Washington stars as Robert McCall, a former CIA black ops agent who faked his own death in order to live a quiet life in Boston, where he spends his days working at a hardware store and his nights drinking tea and reading at a local diner. It’s there that he meets a young prostitute named Teri (Chloe Grace Moretz), striking up a friendship with the girl during their frequent visits to the joint. When Teri doesn’t show up one night and McCall discovers that she was viciously beaten by her Russian pimp, he decides to pay the gangster a visit and teach him and his goons a lesson. McCall doesn’t realize that they had connections to the Russian mafia, however, and once word of the attack reaches Moscow, they send a specialist (Marton Csokas) to track down the men responsible, initially believing that it was rival mobsters starting a turf war. But after it’s revealed that the seemingly ordinary McCall acted alone, the Russians plan to make an example out of him, unaware of who they’re dealing with.

Read the rest of this entry »

  

Movie Review: “The Boxtrolls”

Starring
Isaac Hempstead Wright, Elle Fanning, Ben Kingsley, Nick Frost, Richard Ayoade, Jared Harris
Directors
Graham Annable & Anthony Stacchi

Pixar may get all the love, but over the last five years, Laika Studios has really come into its own as a company that you can usually expect great things from. Not only has the Portland-based animation house breathed new life into the underappreciated art of stop-motion with movies like “Coraline” and “ParaNorman,” but they’ve done so with an offbeat style unlike any of their competitors. That Burton-esque spirit is alive and well in “The Boxtrolls,” but sadly, that’s about it. The studio’s latest film is an uncharacteristic misfire lacking the charm, wit and heart of its previous efforts, and although it has moments of brilliance, they’re buried beneath an uninspired script that left me feeling cold and indifferent.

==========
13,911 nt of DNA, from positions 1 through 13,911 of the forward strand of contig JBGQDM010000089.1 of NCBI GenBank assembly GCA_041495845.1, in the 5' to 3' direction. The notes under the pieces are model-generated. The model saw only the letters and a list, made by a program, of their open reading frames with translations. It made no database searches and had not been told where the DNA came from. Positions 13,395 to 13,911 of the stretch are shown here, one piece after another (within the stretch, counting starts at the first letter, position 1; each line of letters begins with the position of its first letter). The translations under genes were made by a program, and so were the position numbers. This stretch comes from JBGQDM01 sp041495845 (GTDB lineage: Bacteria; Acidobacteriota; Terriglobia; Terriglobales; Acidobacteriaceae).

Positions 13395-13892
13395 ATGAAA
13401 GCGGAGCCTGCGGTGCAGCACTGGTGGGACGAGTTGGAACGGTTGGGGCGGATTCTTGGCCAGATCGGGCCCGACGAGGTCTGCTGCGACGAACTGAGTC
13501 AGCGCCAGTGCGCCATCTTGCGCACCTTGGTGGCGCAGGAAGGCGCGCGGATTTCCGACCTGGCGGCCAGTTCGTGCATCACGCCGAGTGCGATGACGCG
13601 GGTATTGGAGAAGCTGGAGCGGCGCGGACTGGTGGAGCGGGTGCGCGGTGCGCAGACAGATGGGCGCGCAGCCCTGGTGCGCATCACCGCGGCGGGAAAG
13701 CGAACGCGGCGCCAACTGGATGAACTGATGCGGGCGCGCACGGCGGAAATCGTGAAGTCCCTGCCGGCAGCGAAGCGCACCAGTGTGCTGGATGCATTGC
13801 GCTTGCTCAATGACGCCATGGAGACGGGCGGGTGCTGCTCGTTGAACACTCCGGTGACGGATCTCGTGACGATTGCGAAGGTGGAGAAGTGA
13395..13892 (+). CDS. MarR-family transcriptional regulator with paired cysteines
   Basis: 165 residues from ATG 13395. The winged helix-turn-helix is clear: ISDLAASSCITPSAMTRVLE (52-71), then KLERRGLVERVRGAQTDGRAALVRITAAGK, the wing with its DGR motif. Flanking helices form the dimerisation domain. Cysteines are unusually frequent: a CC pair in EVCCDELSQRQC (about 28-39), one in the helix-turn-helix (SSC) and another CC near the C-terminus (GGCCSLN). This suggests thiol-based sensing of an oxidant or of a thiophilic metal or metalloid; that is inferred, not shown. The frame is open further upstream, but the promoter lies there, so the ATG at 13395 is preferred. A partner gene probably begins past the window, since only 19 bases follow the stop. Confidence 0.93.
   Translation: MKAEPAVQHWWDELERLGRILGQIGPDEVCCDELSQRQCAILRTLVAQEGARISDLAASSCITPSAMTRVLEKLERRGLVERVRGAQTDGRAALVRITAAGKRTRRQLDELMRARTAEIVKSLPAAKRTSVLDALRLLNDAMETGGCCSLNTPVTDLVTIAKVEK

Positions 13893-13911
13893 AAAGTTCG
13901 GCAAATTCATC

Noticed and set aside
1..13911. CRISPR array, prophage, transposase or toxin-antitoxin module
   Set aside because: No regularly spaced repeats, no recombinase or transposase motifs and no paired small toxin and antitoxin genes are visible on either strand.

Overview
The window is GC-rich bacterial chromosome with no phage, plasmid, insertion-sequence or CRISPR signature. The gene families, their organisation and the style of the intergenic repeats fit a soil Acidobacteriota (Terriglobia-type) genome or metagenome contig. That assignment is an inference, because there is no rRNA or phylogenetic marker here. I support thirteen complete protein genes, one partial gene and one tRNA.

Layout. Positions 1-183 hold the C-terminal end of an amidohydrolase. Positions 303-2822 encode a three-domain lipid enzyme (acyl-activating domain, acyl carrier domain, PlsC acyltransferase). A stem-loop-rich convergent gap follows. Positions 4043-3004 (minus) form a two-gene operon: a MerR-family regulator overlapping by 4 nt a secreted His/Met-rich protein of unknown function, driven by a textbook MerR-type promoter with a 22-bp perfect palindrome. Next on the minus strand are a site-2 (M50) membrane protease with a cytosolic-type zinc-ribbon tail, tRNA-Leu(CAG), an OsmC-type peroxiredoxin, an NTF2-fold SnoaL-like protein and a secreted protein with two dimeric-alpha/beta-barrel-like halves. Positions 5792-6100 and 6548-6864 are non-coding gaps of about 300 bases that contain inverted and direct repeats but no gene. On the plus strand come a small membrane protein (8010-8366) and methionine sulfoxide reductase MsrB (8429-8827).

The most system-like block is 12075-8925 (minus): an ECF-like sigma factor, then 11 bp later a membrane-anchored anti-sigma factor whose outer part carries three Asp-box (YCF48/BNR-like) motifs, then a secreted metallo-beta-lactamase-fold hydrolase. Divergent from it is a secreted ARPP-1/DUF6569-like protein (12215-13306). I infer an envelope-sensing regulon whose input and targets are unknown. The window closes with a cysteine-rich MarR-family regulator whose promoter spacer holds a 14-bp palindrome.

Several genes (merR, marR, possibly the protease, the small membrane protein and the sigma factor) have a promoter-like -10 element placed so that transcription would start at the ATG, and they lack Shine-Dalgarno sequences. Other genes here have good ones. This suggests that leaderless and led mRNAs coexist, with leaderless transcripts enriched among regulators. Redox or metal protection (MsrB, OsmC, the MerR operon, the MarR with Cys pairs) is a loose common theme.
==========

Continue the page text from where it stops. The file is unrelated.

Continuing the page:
The titular Boxtrolls are a race of builders who live in an underground lair eating bugs and tinkering with the junk they forage during their nighttime excursions above ground. Though they’re an otherwise friendly group, the Boxtrolls have been forced into hiding after a villainous schemer named Archibald Snatcher (Ben Kingsley) used the disappearance of a local baby as a way to convince the townspeople that the Boxtrolls are dangerous monsters who eat children. Desperate to climb the social ladder and join the ranks of the town’s elite White Hats, Snatcher strikes a deal with their leader, Lord Portley-Rind (Jared Harris), to exterminate all of the Boxtrolls in exchange for his very own white hat and access to their exclusive cheese-tasting club.

But what the townspeople don’t realize is that the missing child is actually alive and well, raised by the Boxtrolls as one of their own after his father gave him away. Now a fully-grown boy, Eggs (Isaac Hempstead Wright) – named after the cardboard box he wears on his body – has begun to fear for their survival after watching his friends get captured by Snatcher’s red hat-wearing henchman. With the help of Lord Portley-Rind’s meddlesome daughter, Winnie (Elle Fanning), Eggs ventures into the city to rescue the Boxtrolls and expose Snatcher for the slimy charlatan that he is.

Read the rest of this entry »

  

Related Posts